Langley Township property tax increase drops by half in face of COVID-19

‘We do understand there’s hardship out there,’ Township Mayor Jack Froese expressed

Langley Township council unanimously approved a budget on Monday with a reduced tax increase of two per cent across the board, roughly half what had been proposed.

Mayor Jack Froese explained the reduction was accomplished by postponing some projects and internal borrowing.

Mayor and council recognized that because of the COVID-19 pandemic, Township residents and business owners are to face a number of fiscal challenges.

Froese noted that the average annual tax increase “before this pandemic” was near 4.02 per cent.

“Taxes still had to rise a certain amount to cover higher mandatory costs such as police,” Froese told the Langley Advance Times.

As well, the penalty for later payment of taxes has been reduced from five per cent to 1.75 per cent if a payment isn’t made by July.

RELATED: More cops, higher business taxes under proposed Langley Township plan

Councillor Bob Long called it a “COVID-19 budget,” saying the Township had accidentally benefited from taking longer than most municipalities to approve a budget.

Coun. Kim Richter said “I’m really happy that we’re pulling the taxes back for everybody.”

Coun. David Davis said these are uncertain times and council has “got to do what we can do” to ease the burden for taxpayers.

Coun. Steve Ferguson said the Township had to “roll up its sleeves” and do whatever it could to ease the tax burden.

Coun. Blair Whitmarsh called it an “excellent move.”

READ MORE: Tax increase of 3.85 per cent coming for Langley Township property owners

Coun. Eric Woodward said the Township was one of the last municipalities in the region to approve a budget.

“What we can do, we must,” Woodward said.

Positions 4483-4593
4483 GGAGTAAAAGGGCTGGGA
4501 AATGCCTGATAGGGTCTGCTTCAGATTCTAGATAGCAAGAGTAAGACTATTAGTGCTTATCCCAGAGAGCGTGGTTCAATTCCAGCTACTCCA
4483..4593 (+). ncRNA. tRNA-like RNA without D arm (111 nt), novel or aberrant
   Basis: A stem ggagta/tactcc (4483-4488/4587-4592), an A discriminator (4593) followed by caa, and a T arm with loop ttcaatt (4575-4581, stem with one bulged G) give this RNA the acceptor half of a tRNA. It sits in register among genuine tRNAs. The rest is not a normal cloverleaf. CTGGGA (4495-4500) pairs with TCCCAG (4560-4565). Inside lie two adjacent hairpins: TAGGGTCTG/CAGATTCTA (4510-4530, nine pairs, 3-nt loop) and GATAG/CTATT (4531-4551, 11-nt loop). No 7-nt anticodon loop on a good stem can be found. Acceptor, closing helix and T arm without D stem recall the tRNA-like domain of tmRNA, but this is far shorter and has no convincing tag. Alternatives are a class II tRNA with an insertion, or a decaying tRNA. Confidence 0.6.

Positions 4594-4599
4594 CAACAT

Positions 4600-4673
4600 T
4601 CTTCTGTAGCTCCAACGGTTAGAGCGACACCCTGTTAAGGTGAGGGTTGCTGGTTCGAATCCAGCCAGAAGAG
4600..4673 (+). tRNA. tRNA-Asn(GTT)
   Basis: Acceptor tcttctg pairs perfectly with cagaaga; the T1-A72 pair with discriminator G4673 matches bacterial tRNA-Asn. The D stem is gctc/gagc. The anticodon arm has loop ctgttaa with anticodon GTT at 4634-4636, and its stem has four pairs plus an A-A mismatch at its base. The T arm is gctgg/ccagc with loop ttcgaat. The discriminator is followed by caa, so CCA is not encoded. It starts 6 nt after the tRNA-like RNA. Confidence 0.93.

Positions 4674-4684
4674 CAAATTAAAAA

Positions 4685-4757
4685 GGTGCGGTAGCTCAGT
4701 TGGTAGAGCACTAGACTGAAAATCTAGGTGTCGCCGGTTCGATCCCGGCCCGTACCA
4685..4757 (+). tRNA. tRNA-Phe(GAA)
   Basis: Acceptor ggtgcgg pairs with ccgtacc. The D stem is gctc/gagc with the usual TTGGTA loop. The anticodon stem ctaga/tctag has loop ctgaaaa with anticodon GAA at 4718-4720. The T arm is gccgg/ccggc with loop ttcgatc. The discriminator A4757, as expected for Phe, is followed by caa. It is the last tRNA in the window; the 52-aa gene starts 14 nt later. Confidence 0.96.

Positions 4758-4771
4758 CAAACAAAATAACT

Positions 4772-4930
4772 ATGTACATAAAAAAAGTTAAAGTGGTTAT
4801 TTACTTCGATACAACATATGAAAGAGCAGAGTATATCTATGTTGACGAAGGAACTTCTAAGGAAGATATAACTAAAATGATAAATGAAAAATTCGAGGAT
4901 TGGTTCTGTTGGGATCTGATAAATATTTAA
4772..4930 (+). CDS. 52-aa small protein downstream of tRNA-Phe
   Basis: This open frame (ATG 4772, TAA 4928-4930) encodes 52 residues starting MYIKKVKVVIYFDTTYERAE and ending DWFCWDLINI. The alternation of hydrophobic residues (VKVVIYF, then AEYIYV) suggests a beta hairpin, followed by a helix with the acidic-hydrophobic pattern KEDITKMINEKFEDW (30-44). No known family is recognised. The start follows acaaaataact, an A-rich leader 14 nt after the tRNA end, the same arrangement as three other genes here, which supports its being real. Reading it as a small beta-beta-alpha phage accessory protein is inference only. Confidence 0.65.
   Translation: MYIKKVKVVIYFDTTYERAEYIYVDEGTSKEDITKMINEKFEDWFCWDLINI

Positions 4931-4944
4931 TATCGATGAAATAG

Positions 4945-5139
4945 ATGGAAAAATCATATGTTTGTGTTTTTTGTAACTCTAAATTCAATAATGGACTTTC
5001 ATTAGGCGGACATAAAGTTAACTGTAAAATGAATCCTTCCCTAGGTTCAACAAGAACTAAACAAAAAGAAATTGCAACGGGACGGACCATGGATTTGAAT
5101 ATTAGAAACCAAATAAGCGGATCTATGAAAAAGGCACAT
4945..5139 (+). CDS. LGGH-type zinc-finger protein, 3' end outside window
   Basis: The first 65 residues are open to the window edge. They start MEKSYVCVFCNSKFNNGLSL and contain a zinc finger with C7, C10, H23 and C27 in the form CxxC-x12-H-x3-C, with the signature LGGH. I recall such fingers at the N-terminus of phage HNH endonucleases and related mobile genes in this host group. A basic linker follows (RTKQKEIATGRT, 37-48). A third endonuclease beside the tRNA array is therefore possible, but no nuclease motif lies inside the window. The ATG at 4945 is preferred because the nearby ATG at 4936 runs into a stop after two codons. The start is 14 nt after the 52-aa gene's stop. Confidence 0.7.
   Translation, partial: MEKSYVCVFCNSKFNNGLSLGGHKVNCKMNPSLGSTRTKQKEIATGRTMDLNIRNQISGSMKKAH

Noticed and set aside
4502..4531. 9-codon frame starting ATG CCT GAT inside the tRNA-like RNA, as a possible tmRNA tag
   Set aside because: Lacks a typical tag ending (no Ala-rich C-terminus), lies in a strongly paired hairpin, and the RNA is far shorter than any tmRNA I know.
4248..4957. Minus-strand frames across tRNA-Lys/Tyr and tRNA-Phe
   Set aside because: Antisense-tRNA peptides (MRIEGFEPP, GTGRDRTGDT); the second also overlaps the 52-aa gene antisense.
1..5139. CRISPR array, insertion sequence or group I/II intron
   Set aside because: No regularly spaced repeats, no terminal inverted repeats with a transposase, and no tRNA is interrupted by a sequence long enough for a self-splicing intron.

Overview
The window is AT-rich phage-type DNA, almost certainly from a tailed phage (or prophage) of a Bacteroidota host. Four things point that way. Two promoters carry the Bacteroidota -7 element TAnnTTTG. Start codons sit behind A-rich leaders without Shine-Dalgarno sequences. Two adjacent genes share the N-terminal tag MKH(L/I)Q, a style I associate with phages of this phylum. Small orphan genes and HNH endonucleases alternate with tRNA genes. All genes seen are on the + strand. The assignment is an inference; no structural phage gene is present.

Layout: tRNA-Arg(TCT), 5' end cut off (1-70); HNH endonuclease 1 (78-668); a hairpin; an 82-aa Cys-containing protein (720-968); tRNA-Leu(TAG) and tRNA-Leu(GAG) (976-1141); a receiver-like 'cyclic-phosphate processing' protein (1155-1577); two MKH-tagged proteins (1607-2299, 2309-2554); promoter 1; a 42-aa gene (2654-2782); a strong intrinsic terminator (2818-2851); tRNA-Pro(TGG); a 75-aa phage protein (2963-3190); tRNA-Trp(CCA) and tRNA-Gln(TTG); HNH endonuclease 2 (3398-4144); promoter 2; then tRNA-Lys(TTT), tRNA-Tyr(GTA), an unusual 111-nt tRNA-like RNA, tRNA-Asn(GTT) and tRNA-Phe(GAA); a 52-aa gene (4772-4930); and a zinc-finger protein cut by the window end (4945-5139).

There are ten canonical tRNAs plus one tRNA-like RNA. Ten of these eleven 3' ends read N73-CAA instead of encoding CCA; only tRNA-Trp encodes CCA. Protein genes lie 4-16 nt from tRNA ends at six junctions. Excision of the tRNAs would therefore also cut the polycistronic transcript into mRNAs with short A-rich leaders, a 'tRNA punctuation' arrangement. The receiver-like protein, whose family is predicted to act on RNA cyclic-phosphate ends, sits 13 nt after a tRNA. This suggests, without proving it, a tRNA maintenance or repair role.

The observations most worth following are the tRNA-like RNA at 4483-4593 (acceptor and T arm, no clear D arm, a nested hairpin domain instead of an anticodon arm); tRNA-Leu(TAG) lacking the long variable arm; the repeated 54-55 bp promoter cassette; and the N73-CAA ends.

(Update: Unanimous approval was given to the tax increase during an afternoon council meeting on Friday, March 27)

In January, council was informed by Township staff that the cost “to keep the lights on” would result in a 4.12 per cent tax increase.

Its increasing costs were driven by provincial taxes, and an increase in salary for unionized employees.

Last year, the Township passed a budget with a 3.85 per cent tax increase.

Previously, Township property owners saw increases of 2.47 per cent in 2018, 3.99 per cent in 2017, 3.93 per cent in 2016, and 3.69 per cent in 2015.

[Mayoral message for Township residents]

Coronavirus

Get local stories you won't find anywhere else right to your inbox.
Sign up here

Comments are closed

Just Posted

VIDEO: Medea Ebrahimian mourned by friends and family

Memorial held for one the of three found dead at a house fire in Langley Meadows last month

LETTER: Police education and reform best solution

Langley man disagrees with defunding law enforcement, but says change is needed

LETTER: Politicians should be held accountable for their decisions

Another letter writer is critical of Langley Township’s handling of the Yorkson community park

Greater Langley Chamber of Commerce to hold series of COVID-related webinars

Tourism updates, Canada Emergency Response Benefit details, and public speaking workshops expected

Langley seniors centre offers food care and tax help but no recreation

The seniors facility has announced a partial reopening with limited services

QUIZ: A celebration of dogs

These are the dog days of summer. How much do you know about dogs?

Semi and BMW collide on South Surrey highway

At least one person to hospital, both vehicles sustained significant damage

Police ramp up efforts to get impaired drivers off B.C. roads this summer

July is dedicated to the Summer CounterAttack Impaired Driving Campaign

Migrant workers stage multi-city action for full status amid COVID-19 risks

‘COVID-19 has exacerbated an existing crisis’

Okanagan school drops ‘Rebels’ sports team name, citing links with U.S. Civil War

Name and formerly-used images “fly in the face” of the district’s human rights policy, says board chair

PHOTOS: B.C.’s top doc picks up personalized Fluevog shoes, tours mural exhibition

Murals of Gratitude exhibit includes at least one portrait of Henry alongside paintings of health-care workers

In troubled times: Independence Day in a land of confusion

Buffeted by invisible forces and just plain worn out, the United States of America celebrates its 244th birthday

Stop enforcing sex work laws during COVID-19, advocates say

There are provisions in Canada’s prostitution laws that make workers immune from prosecution, but not from arrest

Liberal party finished 2019 having spent $43 million, raised $42 million

All political parties had until midnight June 30 to submit their financial reports for last year

Most Read